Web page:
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Publication numberUS3449482 A
Publication typeGrant
Publication dateJun 10, 1969
Filing dateOct 23, 1964
Priority dateOct 23, 1964
Publication numberUS 3449482 A, US 3449482A, US-A-3449482, US3449482 A, US3449482A
InventorsMitchell James A, Wilbur Donald E Jr, Wurtzell Frederick W
Original AssigneeUnion Carbide Corp
Export CitationBiBTeX, EndNote, RefMan
External Links: USPTO, USPTO Assignment, Espacenet
Method for forming molded ribbed panels
US 3449482 A
Abstract  available in
Images(2)
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Claims  available in
Description  (OCR text may contain errors)

June 10, 1969 J. A. MITCHELL ET AL METHOD FOR FORMING MOLDED RIBBED PANELS Filed Oct. 25, 1964 Sheet INVENTORS JAMES A. MITCHELL DONALD E. WILBUR, JR. FRED [CK W. W RTZELL A T TORNEV June 1939 J. A. MITCHELL ET AL 3,449,482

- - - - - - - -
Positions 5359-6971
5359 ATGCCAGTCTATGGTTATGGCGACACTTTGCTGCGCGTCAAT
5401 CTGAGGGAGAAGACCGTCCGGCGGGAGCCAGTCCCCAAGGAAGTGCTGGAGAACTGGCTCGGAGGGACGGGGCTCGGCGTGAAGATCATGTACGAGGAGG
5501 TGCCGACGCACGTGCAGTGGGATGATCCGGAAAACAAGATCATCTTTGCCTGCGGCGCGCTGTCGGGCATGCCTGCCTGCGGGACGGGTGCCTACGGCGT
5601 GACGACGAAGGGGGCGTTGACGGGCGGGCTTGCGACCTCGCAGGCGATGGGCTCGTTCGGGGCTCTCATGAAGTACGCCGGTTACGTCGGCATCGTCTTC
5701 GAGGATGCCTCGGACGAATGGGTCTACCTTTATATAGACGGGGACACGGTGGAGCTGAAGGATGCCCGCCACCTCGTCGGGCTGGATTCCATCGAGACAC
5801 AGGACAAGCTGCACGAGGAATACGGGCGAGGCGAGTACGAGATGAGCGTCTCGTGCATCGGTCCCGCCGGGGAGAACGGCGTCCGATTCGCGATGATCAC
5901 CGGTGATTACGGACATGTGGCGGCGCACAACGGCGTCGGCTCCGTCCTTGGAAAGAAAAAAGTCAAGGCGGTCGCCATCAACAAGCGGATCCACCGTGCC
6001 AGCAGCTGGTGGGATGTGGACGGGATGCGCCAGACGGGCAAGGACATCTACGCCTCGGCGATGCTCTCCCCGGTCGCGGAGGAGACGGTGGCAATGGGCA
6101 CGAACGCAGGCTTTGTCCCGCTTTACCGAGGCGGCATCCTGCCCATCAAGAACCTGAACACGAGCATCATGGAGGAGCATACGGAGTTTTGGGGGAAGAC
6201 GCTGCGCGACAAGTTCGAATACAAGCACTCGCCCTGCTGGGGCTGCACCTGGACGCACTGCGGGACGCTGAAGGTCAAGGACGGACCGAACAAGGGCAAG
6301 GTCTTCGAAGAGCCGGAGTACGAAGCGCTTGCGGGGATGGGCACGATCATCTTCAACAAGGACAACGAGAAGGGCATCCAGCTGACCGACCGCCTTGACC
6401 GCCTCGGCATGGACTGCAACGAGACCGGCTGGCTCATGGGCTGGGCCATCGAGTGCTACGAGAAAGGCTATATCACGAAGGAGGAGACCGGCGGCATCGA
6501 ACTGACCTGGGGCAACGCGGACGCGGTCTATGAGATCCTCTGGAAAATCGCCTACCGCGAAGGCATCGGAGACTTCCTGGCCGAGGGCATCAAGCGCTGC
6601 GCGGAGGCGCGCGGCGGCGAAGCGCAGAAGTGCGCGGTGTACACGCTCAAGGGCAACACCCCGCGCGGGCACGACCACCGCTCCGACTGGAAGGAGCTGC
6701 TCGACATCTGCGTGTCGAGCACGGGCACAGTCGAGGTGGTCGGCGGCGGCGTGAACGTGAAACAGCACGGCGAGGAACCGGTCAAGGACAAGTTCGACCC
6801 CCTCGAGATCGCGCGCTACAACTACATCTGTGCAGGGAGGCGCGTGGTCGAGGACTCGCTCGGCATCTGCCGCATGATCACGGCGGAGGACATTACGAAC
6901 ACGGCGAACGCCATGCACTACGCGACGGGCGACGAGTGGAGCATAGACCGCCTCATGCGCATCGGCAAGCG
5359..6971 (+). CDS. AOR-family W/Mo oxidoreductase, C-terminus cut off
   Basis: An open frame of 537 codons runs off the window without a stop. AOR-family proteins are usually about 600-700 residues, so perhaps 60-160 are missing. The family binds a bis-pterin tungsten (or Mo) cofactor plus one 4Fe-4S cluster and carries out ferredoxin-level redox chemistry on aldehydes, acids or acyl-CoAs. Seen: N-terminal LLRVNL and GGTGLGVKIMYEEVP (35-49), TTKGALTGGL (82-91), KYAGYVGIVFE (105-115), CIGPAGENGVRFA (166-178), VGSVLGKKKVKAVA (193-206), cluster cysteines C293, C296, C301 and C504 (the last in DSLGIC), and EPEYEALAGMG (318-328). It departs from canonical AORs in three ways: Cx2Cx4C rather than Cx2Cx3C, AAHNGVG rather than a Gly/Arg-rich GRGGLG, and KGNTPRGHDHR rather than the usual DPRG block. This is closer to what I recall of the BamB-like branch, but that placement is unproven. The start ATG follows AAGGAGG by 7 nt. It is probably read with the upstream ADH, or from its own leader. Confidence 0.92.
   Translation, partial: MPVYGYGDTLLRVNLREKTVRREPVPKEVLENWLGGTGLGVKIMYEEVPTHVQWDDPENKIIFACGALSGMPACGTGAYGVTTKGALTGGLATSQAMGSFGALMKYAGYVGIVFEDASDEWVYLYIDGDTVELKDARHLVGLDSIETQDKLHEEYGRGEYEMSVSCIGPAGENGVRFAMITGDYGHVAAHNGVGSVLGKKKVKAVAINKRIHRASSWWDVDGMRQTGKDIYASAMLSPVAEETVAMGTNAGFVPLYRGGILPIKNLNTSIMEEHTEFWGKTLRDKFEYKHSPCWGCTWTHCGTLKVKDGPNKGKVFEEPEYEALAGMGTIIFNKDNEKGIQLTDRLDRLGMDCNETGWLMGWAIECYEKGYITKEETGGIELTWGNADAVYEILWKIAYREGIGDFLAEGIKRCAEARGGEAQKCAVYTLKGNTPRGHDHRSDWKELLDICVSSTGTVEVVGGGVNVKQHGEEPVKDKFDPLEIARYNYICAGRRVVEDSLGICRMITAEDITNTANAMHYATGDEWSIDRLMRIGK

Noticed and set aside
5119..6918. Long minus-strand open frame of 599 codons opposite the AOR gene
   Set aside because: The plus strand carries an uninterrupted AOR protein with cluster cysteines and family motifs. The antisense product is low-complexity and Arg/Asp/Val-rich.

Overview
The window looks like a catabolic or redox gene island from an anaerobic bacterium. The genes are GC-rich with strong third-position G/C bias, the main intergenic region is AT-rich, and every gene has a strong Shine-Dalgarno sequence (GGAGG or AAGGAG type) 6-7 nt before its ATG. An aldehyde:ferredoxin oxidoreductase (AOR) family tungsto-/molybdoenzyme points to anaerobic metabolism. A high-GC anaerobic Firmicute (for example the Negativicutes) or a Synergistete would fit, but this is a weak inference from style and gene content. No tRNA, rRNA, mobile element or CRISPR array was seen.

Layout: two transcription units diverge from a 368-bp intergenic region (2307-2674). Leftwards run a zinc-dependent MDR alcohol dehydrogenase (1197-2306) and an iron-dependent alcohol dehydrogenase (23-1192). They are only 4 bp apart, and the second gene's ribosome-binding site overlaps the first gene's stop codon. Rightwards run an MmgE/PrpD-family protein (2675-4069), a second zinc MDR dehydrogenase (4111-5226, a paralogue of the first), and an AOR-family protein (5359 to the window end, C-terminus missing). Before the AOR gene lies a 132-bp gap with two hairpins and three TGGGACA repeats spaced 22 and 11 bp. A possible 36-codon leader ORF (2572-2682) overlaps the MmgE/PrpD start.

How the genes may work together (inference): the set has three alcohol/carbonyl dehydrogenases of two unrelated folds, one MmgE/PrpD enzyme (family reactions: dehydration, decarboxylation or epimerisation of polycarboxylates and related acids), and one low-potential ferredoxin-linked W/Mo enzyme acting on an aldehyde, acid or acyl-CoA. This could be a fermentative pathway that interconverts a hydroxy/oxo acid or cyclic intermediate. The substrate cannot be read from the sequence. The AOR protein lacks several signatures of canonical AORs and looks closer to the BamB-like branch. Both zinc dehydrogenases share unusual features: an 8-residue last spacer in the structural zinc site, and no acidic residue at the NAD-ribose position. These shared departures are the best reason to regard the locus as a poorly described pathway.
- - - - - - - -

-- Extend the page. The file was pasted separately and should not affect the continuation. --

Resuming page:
METHOD FOR FORMING MOLDED RIBBED PANELS Filed Oct. 25, 1964 Sheet 2 of 2 INVENTORS JAMES A MITCHELL DONALD E.W|LBUR, JR. FREDRICK W. WURTZELL A TT'ORNEV United States Pat US. Cl. 264108 8 Claims ABSTRACT OF THE DISCLOSURE Molded ribbed panels suitable for a structural use composed of fibrous articles bonded together with a bonding agent can be fabricated by orienting the fibers in the ribbed sections normal to the plane of the skin section. This orientation results in enhanced tensile strength and diminished swell characteristics in panels fabricated from these structures.

This invention relates to molded ribbed panels and improved methods of making them. More particularly, it relates to ribbed panels, suitable for structural use, composed of fibrous particles bonded together with a bonding agent.